NVIDIA ending GPU driver support for 32-bit operating systems this month

GTX 1080
GTX 1080

After announcing in December that the clock was about to run out on its support for 32-bit operating systems, NVIDIA now has a firm timeline in mind. In an updated support article (via HotHardware), the company says that it will drop 32-bit GPU driver support this month.

According to NVIDIA, critical security updates with still be available for 32-bit operating systems through January 2019. However, those who haven't moved to a 64-bit OS will miss out on Game Ready driver updates, new features, and performance enhancements. From NVIDIA:

  • Drivers: Game Ready Driver upgrades, including performance enhancements, new features, and bug fixes, will be available only on 64-bit operating systems. Critical security updates will be provided for 32-bit operating systems through January 2019.
  • This includes the following operating systems:
    • Microsoft Windows 7
    • Microsoft Windows 8/8.1
    • Microsoft Windows 10
    • Linux
    • FreeBSD
  • GeForce Experience: Software upgrades with new features, security updates, and bug fixes will be available only on Windows 64-bit operating systems. Existing features and services such as optimal game settings will continue to work on Windows 32-bit operating systems.

Additionally, NVIDIA says it is cutting support for Fermi series GeForce GPUs altogether. Critical security updates for GPUs based on the Fermi architecture will continue through January 2019.

If you're using a relatively new computer, this move likely isn't much of a concern. For gamers in particular, who are more likely to keep their systems updated and tuned for performance, the likelihood that they're still running a 32-bit OS is slim. Still, for those who are affected, this is sure to be a bit of an inconvenience.

Dan Thorp-Lancaster

Dan Thorp-Lancaster is the former Editor-in-Chief of Windows Central. He began working with Windows Central, Android Central, and iMore as a news writer in 2014 and is obsessed with tech of all sorts. You can follow Dan on Twitter @DthorpL and Instagram @heyitsdtl

  • Oh well, it has to be done
  • I hope Intel isn't watching this, because small tablets and stick PCs really benefit from the smaller footprint of 32bit OSs. Also, it isn't easy for the less techy to update a small device to 64bit as a complete fresh install requires all manner of tricks and external adapters to pull off. Such devices don't tend to use Nvidia so little if any issue will be caused by this, but if Intel go this route it'll get very painful for many.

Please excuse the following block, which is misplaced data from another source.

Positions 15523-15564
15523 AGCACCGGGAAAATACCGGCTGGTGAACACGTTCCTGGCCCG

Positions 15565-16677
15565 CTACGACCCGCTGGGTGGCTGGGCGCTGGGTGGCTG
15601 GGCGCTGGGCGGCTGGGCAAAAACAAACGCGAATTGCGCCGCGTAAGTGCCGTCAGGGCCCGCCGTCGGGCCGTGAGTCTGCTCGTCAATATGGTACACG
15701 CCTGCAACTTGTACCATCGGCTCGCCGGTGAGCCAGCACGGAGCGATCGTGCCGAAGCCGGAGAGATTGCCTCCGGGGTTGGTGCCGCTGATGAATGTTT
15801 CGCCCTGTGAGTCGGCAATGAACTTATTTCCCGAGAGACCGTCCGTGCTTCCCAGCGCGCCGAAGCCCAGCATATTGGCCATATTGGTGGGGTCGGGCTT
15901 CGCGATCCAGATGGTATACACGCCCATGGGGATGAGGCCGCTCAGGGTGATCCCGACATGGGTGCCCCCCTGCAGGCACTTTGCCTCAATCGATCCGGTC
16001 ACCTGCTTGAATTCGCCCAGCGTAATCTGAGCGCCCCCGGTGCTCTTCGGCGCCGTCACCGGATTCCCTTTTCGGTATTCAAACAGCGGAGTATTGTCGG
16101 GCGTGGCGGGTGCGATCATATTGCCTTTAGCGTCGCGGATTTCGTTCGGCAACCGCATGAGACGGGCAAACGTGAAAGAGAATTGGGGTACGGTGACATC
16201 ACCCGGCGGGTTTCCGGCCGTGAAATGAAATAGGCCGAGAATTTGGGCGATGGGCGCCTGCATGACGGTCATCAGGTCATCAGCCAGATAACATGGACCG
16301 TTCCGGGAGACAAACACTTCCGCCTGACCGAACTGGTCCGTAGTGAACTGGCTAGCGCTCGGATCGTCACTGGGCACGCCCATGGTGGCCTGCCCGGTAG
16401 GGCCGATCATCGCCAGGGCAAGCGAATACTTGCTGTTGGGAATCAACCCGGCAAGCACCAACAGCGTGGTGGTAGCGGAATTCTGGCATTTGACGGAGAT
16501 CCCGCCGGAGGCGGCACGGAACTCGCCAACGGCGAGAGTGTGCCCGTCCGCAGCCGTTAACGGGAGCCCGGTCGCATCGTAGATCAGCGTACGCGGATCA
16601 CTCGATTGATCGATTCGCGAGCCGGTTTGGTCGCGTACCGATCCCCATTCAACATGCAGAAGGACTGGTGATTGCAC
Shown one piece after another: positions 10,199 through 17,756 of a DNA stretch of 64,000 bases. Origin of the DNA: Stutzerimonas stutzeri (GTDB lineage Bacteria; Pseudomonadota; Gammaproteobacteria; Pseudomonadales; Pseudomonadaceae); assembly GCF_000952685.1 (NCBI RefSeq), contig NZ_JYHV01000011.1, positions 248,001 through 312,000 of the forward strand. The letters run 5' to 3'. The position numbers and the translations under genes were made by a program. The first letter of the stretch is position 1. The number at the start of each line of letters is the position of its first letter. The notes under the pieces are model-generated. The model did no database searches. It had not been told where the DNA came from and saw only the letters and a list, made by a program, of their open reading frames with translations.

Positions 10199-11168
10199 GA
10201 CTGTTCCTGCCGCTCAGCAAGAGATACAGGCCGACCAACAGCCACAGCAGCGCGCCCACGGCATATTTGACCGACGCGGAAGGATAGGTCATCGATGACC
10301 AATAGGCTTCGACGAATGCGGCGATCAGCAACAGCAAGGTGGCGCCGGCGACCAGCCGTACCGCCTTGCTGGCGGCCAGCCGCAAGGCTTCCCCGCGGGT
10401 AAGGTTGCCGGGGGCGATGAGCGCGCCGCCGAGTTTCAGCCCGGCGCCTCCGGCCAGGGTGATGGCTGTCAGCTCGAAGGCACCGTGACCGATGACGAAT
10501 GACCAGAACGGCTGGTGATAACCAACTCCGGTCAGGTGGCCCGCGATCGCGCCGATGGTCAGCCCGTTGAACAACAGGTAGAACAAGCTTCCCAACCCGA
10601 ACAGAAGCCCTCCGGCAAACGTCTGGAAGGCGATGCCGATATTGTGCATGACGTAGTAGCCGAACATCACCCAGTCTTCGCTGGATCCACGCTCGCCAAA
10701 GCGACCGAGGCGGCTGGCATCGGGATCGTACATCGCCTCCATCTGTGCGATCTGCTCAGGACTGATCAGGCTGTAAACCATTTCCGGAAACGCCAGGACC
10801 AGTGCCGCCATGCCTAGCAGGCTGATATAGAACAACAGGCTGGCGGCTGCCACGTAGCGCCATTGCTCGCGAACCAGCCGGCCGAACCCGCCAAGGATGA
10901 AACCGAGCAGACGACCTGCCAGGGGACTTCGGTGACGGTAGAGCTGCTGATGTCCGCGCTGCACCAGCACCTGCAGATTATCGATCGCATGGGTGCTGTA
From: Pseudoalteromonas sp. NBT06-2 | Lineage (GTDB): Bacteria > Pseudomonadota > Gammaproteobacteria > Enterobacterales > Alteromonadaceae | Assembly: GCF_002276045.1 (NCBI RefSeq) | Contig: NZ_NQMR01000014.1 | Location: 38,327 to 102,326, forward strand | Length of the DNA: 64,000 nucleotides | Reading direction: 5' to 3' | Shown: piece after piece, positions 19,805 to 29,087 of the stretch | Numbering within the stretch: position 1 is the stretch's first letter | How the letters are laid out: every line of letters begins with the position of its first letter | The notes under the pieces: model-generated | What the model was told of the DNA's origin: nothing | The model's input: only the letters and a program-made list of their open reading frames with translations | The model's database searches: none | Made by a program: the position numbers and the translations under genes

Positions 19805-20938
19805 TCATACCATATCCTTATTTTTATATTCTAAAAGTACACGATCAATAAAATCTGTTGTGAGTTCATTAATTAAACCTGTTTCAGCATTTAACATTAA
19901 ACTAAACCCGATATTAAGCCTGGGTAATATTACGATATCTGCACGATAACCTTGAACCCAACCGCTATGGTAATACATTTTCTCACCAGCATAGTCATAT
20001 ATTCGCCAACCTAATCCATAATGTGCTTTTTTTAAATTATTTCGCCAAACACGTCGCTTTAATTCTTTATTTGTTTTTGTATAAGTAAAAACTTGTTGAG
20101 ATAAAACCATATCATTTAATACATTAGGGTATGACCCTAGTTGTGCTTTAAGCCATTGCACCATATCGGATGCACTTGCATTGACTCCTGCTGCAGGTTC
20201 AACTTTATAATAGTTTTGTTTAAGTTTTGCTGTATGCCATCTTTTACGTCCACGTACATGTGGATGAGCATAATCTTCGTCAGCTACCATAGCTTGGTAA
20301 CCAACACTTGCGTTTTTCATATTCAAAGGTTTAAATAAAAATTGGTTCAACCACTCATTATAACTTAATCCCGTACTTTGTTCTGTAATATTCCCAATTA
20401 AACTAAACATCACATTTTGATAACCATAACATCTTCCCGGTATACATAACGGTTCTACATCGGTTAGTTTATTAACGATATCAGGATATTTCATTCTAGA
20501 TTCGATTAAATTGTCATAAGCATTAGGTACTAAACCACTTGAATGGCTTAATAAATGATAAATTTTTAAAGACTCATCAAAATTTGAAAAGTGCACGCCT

• Yet most of those small tablets have an ARM64 processor in them and those that don't probably have a 64-bit Atom processor anyway.
  • Yea, but storage at 32gig is common. The 32bit OS is way easier to fit on these not uncommon devices. Even at 64gig a 32bit OS is a great space saver.
  • I bit irresponsible to say ending 32 bit support and not say because PCI-E lauched about 2005.
    Anything before likely didn't have support for 64.
  • Makes sense
  • As long as Microsoft develop 32, it doesn't make sense actually.
  • This is simply a money making move, just like the geforce program. By doing this Nvidia pretty much rules out Windows on ARM devices running on Tegra. So it's rather stupid imo as x64 emulation is not yet supported by WoA. Secondly, there are still OEMs selling PCs with 32bit of Windows 10 as they have 4 Gigs of ram (another cost saving measure). So that leaves this customers out in open who happen to upgrade their PCs to a Nvidia GPU. Anyway this stupid move is good for AMD, presuming you can get hold of a GPU at it's actual retail price - for instance the 8GB XFX RX 480 GTR Black Edition was £245 when I bought it. Now it's three to four times that price thanks to crytocurrencry miners.
  • If a PC has 4 gig ram, it will make use of intel HD graphics.
  • @Hiswona, Yes, but you're deliberately and are simply dismissing the fact that some people will have bought GPU upgrades for their OEM built PCs which are running Windows 10 32bit with 4 gigs of ram. Just plainly stating if a PC has 4 gigs of ram then it will make use of intel graphics doesn't make that fact untrue lol.
  • Consumers will have to be more savvy then
  • ARM PCs use 64bit ARM drivers. They do not use 32bit x32 drivers through emulation. 64 bit emulation is due very soon it seems, but that still won't allow for drivers because that would be pretty crazy.
  • Oh finally.